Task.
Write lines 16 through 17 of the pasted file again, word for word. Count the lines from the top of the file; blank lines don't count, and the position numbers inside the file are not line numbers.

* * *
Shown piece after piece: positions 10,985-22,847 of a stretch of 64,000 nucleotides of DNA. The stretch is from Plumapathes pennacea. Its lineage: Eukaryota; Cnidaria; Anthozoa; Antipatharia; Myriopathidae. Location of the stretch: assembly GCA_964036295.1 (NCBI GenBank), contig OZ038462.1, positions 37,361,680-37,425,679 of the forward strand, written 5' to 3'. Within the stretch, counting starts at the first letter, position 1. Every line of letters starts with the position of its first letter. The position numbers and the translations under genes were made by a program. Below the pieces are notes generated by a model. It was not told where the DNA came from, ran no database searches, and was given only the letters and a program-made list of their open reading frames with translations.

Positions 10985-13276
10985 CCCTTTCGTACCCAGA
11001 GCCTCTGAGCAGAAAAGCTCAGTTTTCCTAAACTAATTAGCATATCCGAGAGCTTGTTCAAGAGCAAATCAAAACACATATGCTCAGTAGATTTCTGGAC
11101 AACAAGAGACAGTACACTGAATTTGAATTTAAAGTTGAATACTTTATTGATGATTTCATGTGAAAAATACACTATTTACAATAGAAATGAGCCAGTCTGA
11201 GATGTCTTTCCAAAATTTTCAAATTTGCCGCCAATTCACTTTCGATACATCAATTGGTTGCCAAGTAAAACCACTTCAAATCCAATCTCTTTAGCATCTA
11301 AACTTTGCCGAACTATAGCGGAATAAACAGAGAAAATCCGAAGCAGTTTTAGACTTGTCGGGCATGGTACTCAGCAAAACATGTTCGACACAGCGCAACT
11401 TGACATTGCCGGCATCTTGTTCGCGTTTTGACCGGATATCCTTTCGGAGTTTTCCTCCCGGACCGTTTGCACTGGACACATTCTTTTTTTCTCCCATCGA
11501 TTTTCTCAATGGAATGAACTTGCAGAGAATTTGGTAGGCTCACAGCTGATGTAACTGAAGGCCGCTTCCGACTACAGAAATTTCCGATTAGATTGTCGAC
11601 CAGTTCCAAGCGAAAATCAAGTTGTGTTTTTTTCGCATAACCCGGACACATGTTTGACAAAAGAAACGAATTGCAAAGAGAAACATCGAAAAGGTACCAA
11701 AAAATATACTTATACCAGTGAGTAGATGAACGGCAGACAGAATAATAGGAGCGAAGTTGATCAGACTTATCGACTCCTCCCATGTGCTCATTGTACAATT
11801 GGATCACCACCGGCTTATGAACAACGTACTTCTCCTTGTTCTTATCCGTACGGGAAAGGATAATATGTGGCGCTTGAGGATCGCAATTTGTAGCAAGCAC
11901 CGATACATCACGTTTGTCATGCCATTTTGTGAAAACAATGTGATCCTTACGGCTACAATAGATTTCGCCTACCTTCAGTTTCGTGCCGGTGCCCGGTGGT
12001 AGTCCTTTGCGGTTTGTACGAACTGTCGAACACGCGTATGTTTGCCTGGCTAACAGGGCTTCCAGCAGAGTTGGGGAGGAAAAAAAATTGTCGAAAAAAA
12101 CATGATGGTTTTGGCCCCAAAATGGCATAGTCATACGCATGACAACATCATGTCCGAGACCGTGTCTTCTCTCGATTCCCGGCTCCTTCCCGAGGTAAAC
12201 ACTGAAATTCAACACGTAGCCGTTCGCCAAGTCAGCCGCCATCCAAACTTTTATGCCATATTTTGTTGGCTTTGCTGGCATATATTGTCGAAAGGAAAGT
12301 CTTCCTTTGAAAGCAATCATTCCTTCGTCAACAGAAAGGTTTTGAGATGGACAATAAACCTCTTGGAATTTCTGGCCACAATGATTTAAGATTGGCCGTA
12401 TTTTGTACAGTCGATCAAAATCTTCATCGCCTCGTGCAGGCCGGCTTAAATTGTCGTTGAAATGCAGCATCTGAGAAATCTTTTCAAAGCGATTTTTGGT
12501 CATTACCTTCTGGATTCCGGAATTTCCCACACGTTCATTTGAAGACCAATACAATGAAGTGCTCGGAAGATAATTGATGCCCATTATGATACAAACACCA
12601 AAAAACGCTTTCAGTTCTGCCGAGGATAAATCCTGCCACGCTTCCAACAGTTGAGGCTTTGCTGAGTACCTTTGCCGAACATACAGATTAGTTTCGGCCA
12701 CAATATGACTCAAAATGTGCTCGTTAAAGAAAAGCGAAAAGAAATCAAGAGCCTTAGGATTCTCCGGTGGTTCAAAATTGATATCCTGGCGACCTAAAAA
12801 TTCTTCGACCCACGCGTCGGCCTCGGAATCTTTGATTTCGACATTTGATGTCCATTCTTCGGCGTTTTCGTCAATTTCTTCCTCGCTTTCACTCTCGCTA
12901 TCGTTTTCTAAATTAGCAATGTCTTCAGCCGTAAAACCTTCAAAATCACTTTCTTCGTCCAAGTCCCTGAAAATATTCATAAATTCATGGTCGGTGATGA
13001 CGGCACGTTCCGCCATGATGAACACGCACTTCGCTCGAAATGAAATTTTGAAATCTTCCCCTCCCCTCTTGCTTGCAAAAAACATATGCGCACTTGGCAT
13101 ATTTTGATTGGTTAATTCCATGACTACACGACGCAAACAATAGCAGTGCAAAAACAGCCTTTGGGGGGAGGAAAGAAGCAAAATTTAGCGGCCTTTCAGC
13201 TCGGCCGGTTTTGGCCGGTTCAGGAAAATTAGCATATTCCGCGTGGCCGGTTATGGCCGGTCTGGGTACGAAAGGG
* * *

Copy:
12201 ACTGAAATTCAACACGTAGCCGTTCGCCAAGTCAGCCGCCATCCAAACTTTTATGCCATATTTTGTTGGCTTTGCTGGCATATATTGTCGAAAGGAAAGT
12301 CTTCCTTTGAAAGCAATCATTCCTTCGTCAACAGAAAGGTTTTGAGATGGACAATAAACCTCTTGGAATTTCTGGCCACAATGATTTAAGATTGGCCGTA